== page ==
The Current

These Canadians are close to the key election issues. Here's how they reacted to the results

Certain issues have been front and centre this election: climate change, the oil sands, Indigenous rights, and the all-important power of swing ridings in determining who wins and loses. The Current spoke to four voters close to those issues to hear what they thought of the results.

Climate change, pipelines, Indigenous rights and the Doug Ford factor top of mind for these voters

From left: Tzeporah Berman, Yudhvir Jaswal, Niisgaan Sinclair, David Yager. (Kris Krug, Yudhvir Jaswal, University of Manitoba, David Yager)

Certain issues have been front and centre this election: climate change, the oil sands, Indigenous rights, and the all-important power of swing ridings in determining who wins and loses.

The Current spoke to four voters close to those issues to hear what they thought of the results.

Canadians 'voted for strong climate action': Tzeporah Berman

Tzeporah Berman, international program director of environmental activism group Stand Earth, was encouraged by the election results.

"The majority of Canadians voted for strong climate action," Berman, who is based in Vancouver, told The Current's interim host Laura Lynch. 

Tzeporah Berman. (Kris Krug)

Berman pointed to climate policies of the Bloc Quebecois, the NDP and the Greens — who collectively won 59 seats — as well as of the Liberals, who all made fighting climate change a major pillar of their platforms.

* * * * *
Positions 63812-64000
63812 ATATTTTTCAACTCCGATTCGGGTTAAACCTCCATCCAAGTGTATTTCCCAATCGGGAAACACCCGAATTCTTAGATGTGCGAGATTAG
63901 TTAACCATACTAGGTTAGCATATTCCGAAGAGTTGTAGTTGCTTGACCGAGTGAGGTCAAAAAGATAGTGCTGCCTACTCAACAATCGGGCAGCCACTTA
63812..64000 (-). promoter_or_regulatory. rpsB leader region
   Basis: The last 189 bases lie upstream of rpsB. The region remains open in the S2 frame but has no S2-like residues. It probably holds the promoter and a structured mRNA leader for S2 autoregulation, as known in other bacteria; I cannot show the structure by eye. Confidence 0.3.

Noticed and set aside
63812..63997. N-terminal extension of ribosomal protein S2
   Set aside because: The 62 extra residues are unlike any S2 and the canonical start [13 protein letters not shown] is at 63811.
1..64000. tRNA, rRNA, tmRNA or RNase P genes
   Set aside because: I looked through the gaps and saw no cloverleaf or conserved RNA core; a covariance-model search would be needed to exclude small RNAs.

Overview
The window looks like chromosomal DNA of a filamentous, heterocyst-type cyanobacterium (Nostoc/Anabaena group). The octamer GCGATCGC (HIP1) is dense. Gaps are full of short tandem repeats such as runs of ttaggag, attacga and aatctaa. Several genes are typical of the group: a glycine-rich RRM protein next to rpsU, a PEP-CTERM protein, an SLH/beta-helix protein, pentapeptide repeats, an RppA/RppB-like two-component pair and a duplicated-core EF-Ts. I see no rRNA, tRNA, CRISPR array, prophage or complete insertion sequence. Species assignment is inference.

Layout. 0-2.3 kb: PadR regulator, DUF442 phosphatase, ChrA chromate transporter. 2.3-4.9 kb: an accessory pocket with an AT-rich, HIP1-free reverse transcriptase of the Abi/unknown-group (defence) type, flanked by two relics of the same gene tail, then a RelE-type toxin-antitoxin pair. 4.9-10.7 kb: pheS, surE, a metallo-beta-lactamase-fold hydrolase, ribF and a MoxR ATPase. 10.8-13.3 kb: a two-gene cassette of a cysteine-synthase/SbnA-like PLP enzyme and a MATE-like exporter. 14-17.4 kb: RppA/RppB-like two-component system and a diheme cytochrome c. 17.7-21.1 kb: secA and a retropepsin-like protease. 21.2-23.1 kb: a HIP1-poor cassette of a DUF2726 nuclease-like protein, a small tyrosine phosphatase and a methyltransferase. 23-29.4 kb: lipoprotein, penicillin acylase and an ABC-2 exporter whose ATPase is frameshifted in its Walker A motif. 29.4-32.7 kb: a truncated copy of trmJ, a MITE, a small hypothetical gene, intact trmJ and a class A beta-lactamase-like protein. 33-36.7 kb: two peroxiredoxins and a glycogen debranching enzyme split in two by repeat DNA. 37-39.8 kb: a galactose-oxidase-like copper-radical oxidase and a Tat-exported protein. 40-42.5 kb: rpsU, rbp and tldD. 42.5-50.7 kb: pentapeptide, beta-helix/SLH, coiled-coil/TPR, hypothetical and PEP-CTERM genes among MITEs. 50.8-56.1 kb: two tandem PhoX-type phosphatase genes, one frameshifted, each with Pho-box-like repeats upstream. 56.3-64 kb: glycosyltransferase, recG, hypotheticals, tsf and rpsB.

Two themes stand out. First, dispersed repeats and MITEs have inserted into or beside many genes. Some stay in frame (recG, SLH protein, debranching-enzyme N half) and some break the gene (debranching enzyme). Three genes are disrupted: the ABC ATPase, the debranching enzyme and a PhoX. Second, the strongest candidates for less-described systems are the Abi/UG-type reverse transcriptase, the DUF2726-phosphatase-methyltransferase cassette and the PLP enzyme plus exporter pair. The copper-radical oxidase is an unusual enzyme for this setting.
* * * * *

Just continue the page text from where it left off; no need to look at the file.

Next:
She believes the Liberals losing their majority in Parliament could lead to more significant action on climate change.

"The Liberals now have an opportunity to work together with other parties to tackle the climate crisis, to take bigger steps," she said.

"For example, on the budgets, [Trudeau is] going to need the Bloc and the NDP and the Greens, and they all had stronger climate plans." 

Berman also thinks the youth climate marches that took place in Canada and around the world in recent months are likely to make the Liberal government see climate action as a more serious issue.

"These climate strikes have changed the debate," she said. "That's the bottom line. Our children are scared."

Conservatives 'didn't offer anything new' to 905 voters: Yudhvir Jaswal

Yudhvir Jaswal hosts the popular radio program South Asian Pulse, and he's the group editor and CEO of Y Media in Mississauga. 

He's located in the suburban belt around the city of Toronto, commonly known by its area code, the 905. It's a growing, diverse region where, famously, elections are won and lost.

Yudhvir Jaswal. (Submitted by Yudhvir Jaswal)

The Conservatives were hoping to maintain their advantage there, but the Liberals nabbed all the seats in both Mississauga and Brampton. One of their star incumbents, Lisa Raitt, lost her seat in the municipality of Milton.

For Jaswal, the reason is simple: the Conservatives "didn't offer anything new," he said. Because of that, Jaswal said, their message didn't resonate well with voters in the region.